The earliest mention of the Welsh castle Cymer dates from 1116 and is also the oldest record of a native Welsh castle that can be identified today. It was then supposed to be erected by Uchdrd ap Edwin, who got the surrounding lands from Prince of Powys, Cadwgan ap Bleddyn. When the prince died in 1116, Uchdryd erected the castle without permission, but in the same year Cadwgan’s successors sent army to Cymer, chased the founder of the castle away and burnt its building.
The castle was built of wood on a semi-circular, earth mound about 13 meters in diameter and today’s height reaching up to 4.5 meters. There are no traces of the moat or defensive ditch. On the hill there are ruins of a building with dimensions of 6.7 to 7.5 meters with walls about 1 meter thick, above a basement with massive foundations. Above it, the building had at least two more storeys. In the south – west corner there was a fireplace and on the opposite side there was a staircase. The building is described as a warning tower from the 16th century or a hunting lodge of abbots from Cymer.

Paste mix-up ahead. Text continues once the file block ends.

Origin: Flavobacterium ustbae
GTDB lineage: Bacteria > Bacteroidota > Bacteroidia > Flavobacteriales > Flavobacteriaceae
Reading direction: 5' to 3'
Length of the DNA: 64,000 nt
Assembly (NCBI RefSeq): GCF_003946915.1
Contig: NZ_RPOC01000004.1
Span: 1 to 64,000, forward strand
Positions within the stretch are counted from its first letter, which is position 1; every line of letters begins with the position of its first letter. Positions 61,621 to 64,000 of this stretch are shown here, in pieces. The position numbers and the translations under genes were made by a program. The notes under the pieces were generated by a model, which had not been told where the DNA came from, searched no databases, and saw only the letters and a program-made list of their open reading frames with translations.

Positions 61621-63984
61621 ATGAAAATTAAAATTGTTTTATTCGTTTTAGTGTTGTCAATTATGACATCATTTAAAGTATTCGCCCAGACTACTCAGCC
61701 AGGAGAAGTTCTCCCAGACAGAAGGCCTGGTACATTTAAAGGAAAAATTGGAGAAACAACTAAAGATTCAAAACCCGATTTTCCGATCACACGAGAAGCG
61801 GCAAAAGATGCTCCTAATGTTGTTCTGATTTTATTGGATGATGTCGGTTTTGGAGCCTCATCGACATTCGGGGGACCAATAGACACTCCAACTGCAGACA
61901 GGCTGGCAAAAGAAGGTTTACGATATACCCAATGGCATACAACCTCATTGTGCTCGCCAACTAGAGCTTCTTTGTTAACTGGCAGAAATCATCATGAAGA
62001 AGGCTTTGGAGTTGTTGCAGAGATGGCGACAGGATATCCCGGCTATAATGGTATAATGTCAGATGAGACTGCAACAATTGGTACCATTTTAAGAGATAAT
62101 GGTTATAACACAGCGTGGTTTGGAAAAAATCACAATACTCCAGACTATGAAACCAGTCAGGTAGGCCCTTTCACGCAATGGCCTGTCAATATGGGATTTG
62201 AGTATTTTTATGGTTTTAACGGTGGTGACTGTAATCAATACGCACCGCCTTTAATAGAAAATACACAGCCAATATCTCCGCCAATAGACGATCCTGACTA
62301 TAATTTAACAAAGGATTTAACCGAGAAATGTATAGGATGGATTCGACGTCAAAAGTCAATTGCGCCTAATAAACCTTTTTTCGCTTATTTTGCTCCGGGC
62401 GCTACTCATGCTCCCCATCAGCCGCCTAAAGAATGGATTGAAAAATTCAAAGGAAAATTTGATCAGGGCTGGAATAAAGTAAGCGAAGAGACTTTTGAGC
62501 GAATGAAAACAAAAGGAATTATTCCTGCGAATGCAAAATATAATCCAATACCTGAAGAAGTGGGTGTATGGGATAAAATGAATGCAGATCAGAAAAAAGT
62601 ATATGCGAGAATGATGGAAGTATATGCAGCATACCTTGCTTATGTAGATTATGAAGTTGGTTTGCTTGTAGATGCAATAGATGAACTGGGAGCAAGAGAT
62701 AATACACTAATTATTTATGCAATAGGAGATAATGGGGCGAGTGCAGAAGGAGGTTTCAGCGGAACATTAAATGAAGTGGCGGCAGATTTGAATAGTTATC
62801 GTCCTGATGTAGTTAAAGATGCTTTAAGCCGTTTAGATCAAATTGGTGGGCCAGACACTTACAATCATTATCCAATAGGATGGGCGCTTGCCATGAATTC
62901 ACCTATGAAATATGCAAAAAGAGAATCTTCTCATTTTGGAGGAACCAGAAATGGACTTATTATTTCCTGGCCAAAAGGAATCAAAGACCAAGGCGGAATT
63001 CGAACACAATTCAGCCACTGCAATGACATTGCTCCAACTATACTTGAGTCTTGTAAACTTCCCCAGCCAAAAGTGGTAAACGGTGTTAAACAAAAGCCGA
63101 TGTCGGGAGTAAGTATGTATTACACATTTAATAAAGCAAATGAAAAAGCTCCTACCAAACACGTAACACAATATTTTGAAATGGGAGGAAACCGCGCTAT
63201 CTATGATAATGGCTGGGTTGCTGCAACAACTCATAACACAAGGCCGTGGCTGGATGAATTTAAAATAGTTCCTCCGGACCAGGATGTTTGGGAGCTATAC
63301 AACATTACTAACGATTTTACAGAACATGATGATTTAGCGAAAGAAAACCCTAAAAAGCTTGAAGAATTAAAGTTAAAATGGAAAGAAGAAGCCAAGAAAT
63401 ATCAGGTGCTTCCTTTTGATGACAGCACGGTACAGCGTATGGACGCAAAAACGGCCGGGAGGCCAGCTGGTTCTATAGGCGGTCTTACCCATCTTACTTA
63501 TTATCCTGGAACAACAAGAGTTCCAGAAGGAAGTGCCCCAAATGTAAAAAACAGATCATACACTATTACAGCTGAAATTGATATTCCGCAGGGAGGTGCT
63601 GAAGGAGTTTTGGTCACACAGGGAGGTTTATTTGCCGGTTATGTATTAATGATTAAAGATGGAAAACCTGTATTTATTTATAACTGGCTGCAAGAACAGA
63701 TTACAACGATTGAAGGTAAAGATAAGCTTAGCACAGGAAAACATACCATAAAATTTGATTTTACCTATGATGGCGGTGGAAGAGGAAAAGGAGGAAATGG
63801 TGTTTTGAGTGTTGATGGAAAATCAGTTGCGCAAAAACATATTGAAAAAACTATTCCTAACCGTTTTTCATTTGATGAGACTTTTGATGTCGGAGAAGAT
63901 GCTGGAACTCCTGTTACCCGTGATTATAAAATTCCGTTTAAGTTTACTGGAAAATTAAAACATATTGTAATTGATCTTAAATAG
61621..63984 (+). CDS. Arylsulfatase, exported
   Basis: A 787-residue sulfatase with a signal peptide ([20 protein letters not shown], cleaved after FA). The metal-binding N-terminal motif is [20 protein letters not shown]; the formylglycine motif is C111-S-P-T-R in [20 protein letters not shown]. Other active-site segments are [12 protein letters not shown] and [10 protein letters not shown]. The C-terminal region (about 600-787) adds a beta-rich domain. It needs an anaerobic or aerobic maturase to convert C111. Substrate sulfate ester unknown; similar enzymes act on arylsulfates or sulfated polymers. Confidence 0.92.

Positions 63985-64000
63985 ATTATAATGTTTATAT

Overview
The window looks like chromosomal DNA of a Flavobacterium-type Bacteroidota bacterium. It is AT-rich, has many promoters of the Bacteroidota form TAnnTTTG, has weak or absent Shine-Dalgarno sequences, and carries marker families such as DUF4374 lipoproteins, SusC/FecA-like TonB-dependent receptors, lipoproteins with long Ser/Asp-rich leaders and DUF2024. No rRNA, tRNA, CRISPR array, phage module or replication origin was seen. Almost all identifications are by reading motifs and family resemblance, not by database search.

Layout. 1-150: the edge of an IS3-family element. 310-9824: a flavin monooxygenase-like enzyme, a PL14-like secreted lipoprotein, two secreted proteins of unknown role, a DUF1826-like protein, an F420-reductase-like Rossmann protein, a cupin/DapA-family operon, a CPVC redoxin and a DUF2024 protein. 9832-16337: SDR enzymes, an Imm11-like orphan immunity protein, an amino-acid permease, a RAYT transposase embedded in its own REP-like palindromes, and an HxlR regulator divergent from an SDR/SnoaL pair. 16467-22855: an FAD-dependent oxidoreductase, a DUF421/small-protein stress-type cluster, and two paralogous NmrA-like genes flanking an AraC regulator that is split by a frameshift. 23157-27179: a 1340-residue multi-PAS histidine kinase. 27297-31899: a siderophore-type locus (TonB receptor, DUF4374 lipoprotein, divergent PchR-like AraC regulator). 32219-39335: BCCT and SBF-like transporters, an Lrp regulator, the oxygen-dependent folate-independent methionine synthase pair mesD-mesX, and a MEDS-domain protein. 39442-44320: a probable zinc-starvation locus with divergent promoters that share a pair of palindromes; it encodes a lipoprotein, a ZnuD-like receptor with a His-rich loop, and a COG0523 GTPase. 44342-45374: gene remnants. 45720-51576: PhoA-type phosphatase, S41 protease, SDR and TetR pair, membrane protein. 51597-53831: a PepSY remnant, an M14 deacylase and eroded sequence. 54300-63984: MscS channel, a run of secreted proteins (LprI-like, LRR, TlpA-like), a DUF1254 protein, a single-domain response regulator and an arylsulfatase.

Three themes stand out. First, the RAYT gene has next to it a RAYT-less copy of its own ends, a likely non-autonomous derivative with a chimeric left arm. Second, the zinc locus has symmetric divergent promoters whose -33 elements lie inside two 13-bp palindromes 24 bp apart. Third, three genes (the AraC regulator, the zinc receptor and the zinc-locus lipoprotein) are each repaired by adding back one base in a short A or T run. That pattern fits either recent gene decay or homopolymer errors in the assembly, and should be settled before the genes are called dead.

The castle has not survived to the present day, only the mound and relics of the later 16th-century building in the form of two walls are visible. Entrance to the castle area is free.
Davis P.R., Castles of the Welsh Princes, Talybont 2011.
Website coflein.gov.uk, Mound, Castell Cymmer.
Website gatehouse-gazetteer.info, Cymmer Castle, Llanelltyd.